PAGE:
How I Convinced a Potential Deadbeat to PAY UP! By Angie Garcia

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It all started in October, when I answered an ad for a freelance writer. I was to write articles and blog entries. The pay was alright, $75 for articles and $50 for blogs. The editor had me working daily; I was thrilled. She was full of praise over my pitches and articles, and made comments such as, “Work your magic.”

In late November I received an email saying the quota was full for the year and my services were no longer needed. I was a bit disappointed how fast this so-called long-term position came and went. The first two paychecks came about a month after the invoices were submitted. Considering they came from California to Canada, it was an acceptable time for regular post. I submitted my last invoice for one pitched story along with three articles the editor asked me to write. It was $225 in total.

Over a month went by. In early 2010, I wrote the editor, asking about my paycheck. She said she would issue a kill fee of much less than what we had agreed upon. She stated the publication was going in a different angle, and no longer needed freelancers. Since the three articles were requested with payment quoted, and not upon acceptance, that means I would get paid for my work.

The editor didn’t agree at first. She spoke to her legal team and she sent me an email stating she would pay me $150. I agreed.

When the check arrived weeks later, it was only for $75. Half of what we agreed upon. I emailed the editor and she was downright rude. She sent me a fabricated email in which I apparently agreed to the $75. Little did she know, I kept all our correspondence. My reply was a “nice try” letter, along with the original email where she copied the ‘reply from’ and pasted it in.

The editor ended our correspondence stating we had completed our business and my emails would go to junk mail. It was only $75 but my husband had been laid off just before Christmas. That was a lot to “us.” So I went on a quest.

I contacted Angela Hoy at WritersWeekly.com. I had been familiar with the Whispers and Warnings section for years now. They also have a great selection of writing jobs. Since becoming ill, working outside the home is not an option. I tried using a copy of the last warning letter Angela wrote in one of her articles. It didn’t work.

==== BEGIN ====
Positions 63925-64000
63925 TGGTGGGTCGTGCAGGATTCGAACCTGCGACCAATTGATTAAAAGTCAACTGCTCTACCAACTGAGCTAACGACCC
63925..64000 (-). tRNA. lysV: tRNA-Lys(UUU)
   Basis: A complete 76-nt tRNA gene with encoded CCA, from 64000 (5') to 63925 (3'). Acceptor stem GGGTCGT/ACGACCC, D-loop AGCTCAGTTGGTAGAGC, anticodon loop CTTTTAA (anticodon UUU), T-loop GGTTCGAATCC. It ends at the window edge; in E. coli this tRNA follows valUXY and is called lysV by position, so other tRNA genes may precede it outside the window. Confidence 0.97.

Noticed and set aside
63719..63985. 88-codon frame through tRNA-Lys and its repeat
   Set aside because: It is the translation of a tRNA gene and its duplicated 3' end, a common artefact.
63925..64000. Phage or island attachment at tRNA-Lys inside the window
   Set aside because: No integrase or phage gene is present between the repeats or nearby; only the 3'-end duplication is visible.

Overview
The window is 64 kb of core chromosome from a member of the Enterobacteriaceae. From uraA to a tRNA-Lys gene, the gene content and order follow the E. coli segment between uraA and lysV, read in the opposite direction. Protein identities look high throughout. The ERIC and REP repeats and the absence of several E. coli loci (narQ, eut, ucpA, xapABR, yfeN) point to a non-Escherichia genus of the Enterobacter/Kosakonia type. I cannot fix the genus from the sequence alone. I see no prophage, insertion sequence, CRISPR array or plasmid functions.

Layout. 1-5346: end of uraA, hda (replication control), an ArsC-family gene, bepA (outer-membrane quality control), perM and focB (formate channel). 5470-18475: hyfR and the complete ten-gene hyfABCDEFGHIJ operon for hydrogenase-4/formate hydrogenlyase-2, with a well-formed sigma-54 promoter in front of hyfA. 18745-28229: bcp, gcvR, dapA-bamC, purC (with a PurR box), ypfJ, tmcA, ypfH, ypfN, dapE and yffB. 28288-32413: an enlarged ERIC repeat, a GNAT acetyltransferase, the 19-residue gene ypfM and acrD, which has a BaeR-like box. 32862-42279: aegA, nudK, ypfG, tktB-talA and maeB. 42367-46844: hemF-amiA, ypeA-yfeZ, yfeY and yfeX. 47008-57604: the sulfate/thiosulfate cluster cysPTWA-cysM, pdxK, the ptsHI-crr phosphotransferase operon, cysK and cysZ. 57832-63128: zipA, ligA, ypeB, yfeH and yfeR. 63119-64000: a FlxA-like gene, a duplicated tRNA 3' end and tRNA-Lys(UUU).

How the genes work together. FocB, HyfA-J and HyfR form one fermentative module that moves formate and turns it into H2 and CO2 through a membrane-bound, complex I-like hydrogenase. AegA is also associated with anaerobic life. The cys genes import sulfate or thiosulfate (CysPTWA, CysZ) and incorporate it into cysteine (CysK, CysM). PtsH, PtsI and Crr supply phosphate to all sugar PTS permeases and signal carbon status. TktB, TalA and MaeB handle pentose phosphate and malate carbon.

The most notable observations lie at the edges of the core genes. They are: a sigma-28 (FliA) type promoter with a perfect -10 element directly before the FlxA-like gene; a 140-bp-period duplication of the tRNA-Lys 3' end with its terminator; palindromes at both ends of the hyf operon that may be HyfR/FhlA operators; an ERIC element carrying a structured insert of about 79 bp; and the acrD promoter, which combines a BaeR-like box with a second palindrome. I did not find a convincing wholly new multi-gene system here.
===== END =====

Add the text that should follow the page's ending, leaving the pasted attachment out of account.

Angela suggested a site to post my complaint on. When it was listed, she would place a link to it on WritersWeekly Whispers and Warnings. Just after the complaint was filed a light went off in my head. My deceased father’s advice came to me.

“Always go to the top if you want action.” So I did!

I wrote the head of the publication, and explained my story to him. I included a link to my complaint online, and clearly stated my complaint would be publicly known all over the Internet. I told him I would be on a mission until I was paid, ending off with these words: “Where we go from here is up to you.”

I also asked for an apology from the editor for her rudeness, and for fabricating the email.

I received a reply quite fast. He asked me to refrain from writing anything more online until he investigated my claim. Within an hour, the “upper management” wrote me back. They were processing a check and would send it via courier – expedited mail. Nothing was mentioned about the apology. I thought it was only right that she said sorry.

A few hours later I received another email upper management, saying the check was sent and that I should soon be receiving an email from the editor, and I did!

She apologized for the miscommunication and misunderstanding about my check. She did wish me well.

I accepted it for what it was worth….$75!

Thanks to Angela, my mission was completed and with success!

Angie Garcia is a retired photojournalist in print media. She now writes freelance and enjoys her time at home with her 12 year old son, ( the last of six children) her wonderful husband, a cockatiel, bearded dragon and an Iguana. With her love for animals, Angie takes in rescued pets and plans to become a reptile rescue home. “When you are use to a home full of kids and they grow up, and move out, you have to replace them with something! Otherwise the quiet gets to you.”